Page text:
Busy week? We get it. Let us get you afloat of this week’s main story. Here are some highlights from “That Sinking Feeling.”
The February sinking of the Dennis Gayle
represented a small victory in an ongoing problem: derelict boats on Humboldt Bay. When the Gayle
’s sister ship the Allen Cody
sank in 2008, hundreds of gallons of oil and fuel spilled into the bay. Officials with the California Department of Fish and Wildlife’s Oil Spill Prevention and Response (OSPR) team leveraged the costs of that cleanup to convince the Dennis Gayle’
s owner to scrub the 100-foot former fishing vessel of hazardous materials. That action prevented a potentially serious spill when the Dennis Gayle
went down, but it also highlights how serious of a threat dilapidated boats pose to the bay.
1. The Coast Guard has an ongoing list of “abandoned vessels” on Humboldt Bay
, and other people who work on the bay pointed to boats they’re worried could sink without serious upkeep. There are nine “problem boats” on Humboldt Bay, according to Journal
inquiries (not including the Dennis Gayle
, which is now sitting underwater), and potentially thousands of gallons of fuel and oils aboard each.
2. Boats become derelict because people don’t realize how much upkeep they require.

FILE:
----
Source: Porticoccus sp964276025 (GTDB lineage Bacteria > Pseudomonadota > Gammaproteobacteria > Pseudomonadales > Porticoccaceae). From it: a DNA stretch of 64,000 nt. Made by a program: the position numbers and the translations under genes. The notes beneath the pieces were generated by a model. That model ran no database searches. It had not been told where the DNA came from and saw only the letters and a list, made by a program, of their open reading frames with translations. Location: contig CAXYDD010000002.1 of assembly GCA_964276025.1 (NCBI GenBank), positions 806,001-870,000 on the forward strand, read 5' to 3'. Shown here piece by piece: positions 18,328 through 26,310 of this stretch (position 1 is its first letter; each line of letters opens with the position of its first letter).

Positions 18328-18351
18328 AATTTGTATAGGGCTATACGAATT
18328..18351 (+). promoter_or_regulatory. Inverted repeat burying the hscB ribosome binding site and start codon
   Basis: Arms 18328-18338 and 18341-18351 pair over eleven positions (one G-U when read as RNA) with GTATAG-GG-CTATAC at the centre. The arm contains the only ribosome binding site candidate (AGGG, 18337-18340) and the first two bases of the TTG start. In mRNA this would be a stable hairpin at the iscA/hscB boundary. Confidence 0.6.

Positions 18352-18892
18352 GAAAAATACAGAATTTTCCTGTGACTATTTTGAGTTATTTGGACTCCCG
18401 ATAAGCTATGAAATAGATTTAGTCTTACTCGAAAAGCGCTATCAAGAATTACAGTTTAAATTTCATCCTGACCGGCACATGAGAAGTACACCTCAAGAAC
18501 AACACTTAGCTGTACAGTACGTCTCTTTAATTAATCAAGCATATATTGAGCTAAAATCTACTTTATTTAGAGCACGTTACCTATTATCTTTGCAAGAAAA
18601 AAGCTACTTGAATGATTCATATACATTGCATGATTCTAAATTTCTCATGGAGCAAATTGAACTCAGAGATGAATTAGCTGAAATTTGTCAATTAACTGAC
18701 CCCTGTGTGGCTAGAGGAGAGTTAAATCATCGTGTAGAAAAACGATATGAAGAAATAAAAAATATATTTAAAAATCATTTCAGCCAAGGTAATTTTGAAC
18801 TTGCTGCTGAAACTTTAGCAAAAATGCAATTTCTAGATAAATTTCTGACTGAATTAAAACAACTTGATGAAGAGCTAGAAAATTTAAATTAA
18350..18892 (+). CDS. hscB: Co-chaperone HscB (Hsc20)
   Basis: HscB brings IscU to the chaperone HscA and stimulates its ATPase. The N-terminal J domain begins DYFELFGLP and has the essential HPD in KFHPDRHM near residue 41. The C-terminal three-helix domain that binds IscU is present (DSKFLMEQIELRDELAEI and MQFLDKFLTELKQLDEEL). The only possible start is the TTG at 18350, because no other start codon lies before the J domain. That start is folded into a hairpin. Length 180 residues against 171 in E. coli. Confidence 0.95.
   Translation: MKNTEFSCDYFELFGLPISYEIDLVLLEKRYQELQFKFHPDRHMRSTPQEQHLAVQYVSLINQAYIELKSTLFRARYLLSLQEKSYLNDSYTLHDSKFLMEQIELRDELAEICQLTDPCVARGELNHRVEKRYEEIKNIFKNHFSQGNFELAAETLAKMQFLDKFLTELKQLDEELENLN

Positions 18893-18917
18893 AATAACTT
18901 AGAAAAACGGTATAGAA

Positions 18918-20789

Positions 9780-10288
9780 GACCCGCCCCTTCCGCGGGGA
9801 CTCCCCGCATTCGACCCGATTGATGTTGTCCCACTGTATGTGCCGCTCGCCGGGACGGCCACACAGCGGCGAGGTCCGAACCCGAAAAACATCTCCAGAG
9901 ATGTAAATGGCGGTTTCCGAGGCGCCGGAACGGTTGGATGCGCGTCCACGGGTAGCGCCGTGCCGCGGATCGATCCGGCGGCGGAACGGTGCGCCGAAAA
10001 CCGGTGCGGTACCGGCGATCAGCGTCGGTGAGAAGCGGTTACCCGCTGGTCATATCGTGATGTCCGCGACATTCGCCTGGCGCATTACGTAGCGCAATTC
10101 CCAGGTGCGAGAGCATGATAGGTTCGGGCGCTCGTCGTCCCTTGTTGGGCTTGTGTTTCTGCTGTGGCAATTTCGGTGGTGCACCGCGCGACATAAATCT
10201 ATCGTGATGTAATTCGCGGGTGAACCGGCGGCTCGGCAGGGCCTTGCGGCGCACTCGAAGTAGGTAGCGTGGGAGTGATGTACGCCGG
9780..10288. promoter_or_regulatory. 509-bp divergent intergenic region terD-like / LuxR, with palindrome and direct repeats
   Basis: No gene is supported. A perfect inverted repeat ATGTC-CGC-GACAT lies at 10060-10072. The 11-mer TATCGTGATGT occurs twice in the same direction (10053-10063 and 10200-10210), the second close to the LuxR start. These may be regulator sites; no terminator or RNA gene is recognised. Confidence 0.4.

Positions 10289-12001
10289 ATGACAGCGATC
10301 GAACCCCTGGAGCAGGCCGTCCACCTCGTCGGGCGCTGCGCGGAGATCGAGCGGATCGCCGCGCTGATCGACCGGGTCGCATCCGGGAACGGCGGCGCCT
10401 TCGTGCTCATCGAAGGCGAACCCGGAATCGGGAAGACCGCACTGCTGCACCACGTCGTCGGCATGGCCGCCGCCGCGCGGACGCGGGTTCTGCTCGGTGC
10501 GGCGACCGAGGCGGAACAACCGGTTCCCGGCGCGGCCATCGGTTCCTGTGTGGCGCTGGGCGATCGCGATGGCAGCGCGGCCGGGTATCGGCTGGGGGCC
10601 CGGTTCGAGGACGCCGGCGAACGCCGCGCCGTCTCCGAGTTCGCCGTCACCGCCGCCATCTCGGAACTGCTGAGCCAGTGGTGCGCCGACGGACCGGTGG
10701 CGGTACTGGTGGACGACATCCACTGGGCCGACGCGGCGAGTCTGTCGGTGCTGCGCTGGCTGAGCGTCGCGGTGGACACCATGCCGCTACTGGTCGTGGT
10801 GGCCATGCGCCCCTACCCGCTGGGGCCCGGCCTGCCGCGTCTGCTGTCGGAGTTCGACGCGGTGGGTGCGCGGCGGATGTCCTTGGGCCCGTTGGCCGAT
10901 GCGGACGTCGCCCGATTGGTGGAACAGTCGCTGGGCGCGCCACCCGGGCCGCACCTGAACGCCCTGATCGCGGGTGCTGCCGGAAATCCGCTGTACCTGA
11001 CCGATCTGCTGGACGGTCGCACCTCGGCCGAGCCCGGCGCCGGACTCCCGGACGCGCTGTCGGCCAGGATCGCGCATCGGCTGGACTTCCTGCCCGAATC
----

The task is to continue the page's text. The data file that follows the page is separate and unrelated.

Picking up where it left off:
"The minute that you stop doing maintenance on a boat, it starts deteriorating,” said Zerlang & Zerlang Marine Services owner Leroy Zerlang. People looking for a party boat, or a cheap place to live, or chasing that dream of global circumnavigation usually end up underwater quickly.
3. Another exacerbating factor is a 2003 federal buyback program intended to stabilize the crab and shrimp fishing markets.
Congressional approval bought the fishing permits off of boats up and down the West Coast, leaving the boats unable to make money — effectively ending the ability to maintain many of them. The Dennis Gayle
and Allen Cody
were buyback boats that fell into disrepair once their working lives came to an end.
4. A lack of funding makes it hard for anyone to pre-empt derelict boats from sinking.
There are no abatement funds for commercial ships. The Humboldt Bay Harbor District and the city of Eureka, with help from Zerlang and others, often eats the costs of hauling at-risk ships out of the water. Or they put liens on boats neglected by their owners — a long and costly process.
5. Which leaves OSPR and others with little to motivate boat owners other than attempts to reason with them.
"You don't have a violation until the fuel's in the water," said OSPR biologist Jeff Dayton. Still, he and others try and explain to boat owners that they are responsible for the costs of spills and associated cleanups. Sometimes it’s effective, often it’s not. "They talk like they're receptive — but their actions aren't receptive," said OSPR Game Warden Josh Zulliger. "People are people."